I was a fearless child. I never got training wheels. I never wore floaties in the pool. I could swim before I could walk. And I walked pretty early. I laced up my skates and I hit the pavement without any kind of protective gear. I had lots of skinned knees and elbows from falls, but I never fell the same way twice.
“This has happened now,” my dad said on the first day that I learned how to ride my bike. I pedaled down the driveway, all by myself, those first few seconds of riding a two-wheeler all on my own, and then fell down onto the cement. “This has happened now,” he said. “And it will never happen again. You have fallen for the first time. It’s over now and you’re okay. You’re okay.” He held my hand and held my head on his shoulder.
Growing up by the beach, in Santa Barbara, I hit those waves hard. Usually, there were several of us kids in the water. There were several of us kids in the water. Usually. On my best day, I would duck under the breaking waves and pop up on the backside to watch the wave swell and crest toward the shore. On some days, I would catch a wave and ride it in to shore. On my almost worst day I got pummeled pretty hard and got dragged along the sand underneath a pretty brutal wave. I opened my eyes for a second and saw gray: the sand churning up into the wave, Earth and Water all angry with each other. On my very worst day, I got hit real hard, got lost under the waves, couldn’t breathe, and almost couldn’t find my way back up. I opened my eyes again, underwater, it hurt, and I moved toward the light.
I breathed again.
Years later, I lettered in Swim. Swim team. My dad bought me a school jacket for that patch. I missed a race once because I couldn’t hear the coach call the meet. But, I had great shoulders.
The shores of Athens, Greece were littered with cigarette butts. I don’t know if it was from all the Greek smokers, if they came up with the tide from the cruise ships, or if all the currents met at that one place and mingled up into the sand together, but the beach was covered in butts. We still call it Butt Beach. It was our second day in Greece. Mostly, the filters read ‘Marlboro’. But, we didn’t care. Not really. Because we had never seen sapphire water like that before.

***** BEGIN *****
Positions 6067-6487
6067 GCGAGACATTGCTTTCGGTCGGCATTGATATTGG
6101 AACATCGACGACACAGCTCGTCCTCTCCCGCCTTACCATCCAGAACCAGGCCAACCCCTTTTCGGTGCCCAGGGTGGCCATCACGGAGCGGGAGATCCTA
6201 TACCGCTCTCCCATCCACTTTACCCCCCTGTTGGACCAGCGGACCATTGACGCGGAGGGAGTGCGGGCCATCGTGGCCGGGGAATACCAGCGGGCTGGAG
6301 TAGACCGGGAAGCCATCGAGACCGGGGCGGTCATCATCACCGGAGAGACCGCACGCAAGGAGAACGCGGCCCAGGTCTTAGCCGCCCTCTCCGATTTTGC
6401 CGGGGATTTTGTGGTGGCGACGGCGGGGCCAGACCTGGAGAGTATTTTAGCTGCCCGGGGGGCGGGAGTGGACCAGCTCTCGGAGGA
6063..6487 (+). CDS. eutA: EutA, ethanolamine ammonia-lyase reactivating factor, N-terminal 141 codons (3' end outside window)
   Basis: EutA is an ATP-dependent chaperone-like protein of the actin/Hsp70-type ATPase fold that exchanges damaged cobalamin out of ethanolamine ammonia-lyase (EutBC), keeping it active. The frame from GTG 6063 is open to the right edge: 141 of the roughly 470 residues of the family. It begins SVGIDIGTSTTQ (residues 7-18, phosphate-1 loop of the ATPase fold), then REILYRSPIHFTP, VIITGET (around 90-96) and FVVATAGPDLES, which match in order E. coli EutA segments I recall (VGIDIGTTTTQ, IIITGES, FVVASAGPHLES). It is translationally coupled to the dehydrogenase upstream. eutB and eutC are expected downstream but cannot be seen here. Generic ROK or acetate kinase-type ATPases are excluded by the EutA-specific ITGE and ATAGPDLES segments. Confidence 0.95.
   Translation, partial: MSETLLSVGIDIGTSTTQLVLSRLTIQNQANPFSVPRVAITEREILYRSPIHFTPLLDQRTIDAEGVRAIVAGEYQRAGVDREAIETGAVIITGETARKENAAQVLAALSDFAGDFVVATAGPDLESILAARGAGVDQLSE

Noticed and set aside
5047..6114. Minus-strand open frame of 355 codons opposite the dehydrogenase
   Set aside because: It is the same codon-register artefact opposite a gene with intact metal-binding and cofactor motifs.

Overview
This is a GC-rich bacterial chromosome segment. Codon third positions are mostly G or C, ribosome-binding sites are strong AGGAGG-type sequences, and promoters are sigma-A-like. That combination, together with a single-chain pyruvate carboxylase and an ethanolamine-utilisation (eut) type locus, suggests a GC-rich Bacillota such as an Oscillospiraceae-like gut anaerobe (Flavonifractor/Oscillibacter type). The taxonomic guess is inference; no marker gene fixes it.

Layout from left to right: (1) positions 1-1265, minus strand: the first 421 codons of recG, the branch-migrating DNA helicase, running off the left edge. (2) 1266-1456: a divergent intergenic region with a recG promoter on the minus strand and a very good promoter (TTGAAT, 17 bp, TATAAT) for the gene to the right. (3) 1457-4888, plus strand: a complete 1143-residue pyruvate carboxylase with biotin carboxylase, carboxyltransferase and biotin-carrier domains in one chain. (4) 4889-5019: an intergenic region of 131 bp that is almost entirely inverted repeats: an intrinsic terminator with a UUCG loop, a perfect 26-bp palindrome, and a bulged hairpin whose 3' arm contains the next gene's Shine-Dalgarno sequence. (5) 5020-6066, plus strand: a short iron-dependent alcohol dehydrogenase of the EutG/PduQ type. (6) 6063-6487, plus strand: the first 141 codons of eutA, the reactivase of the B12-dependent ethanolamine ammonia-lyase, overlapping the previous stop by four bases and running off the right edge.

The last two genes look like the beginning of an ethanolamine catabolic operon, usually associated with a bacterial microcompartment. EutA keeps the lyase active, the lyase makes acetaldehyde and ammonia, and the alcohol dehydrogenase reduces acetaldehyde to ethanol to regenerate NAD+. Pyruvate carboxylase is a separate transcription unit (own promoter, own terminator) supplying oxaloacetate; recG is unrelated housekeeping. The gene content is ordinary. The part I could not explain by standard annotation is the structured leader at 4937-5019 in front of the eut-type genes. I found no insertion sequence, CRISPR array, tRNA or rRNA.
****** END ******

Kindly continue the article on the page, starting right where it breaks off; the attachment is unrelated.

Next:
She called me from waist-deep in the water, “C’mon!”
“I can’t!” I yelled out.
“C’mon!” she said. “We’re in Greece!”
“Sister!” I shouted, “That’s all the more reason! There are monsters in that water! Not like the ones I learned about it Marine Biology! Monsters from Mythology! Plus,” as my words got washed away by a breaking wave, “I don’t swim in water I can’t see through!”
And she said something that sort of sounded like But you’re a swimmer! or Let’s go! or whatever and then she took off into the Sea. I shouted something like But I’m scared of that water! Our mom sat in a chair under an umbrella and I looked back at her, wondering. It was only for a second. She had food to eat and some water to drink. I looked again at my sister, just a head and arms moving through the water. Our mom lit a cigarette and my toes sunk deeper into the Grecian shore. My sister moved away from me.
Our mom picked up an apple and bit into it.
“Sister! Sister!” as she swam away from me.
The water held me. The water in Greece holds better than the water in Southern California. Something about salt. The water held me and I moved toward her, fast. I had forgotten that I could do that. And there weren’t many waves. I watched her tread the Sea as I kept moving.
“You see?” she laughed when I got there.
“See what?” I was angry.
“Turn around,” she kept laughing. “Look.”
“Look at what? At what?! WHAT?!”
“Look!” she said, smacking me in the back and turning me around. “Look! And stop being such an asshole!”
I splashed water back toward her face. And saw how far I was away from shore. I pulled my feet up and grabbed them with my hands. The water was black where we were. “I’m scared, Sister. I’m scared.”
“You’re okay,” she said and she grabbed my hand.
“I’m about 10 seconds away from a panic attack.”
“You never had a panic attack in your life.”
The water below me was black.
“You’re a swimmer.”
Something about salt, and we floated. I kicked out my feet, and began to move toward shore holding my sister’s hand. I side-stroked back to Athens with her.
The water held half of me. I rolled onto my back, one hand holding onto my sister, and I looked up toward the sky, closing my eyes, feeling the Sea holding me up top. I tipped my head over toward her and she said
I got you to swim out far.
My head rolled back and the water drained from my ear. I flipped around, gripped tightly onto my sister’s hand for just a moment, and then dove down
and let go
into the dark water
my head under water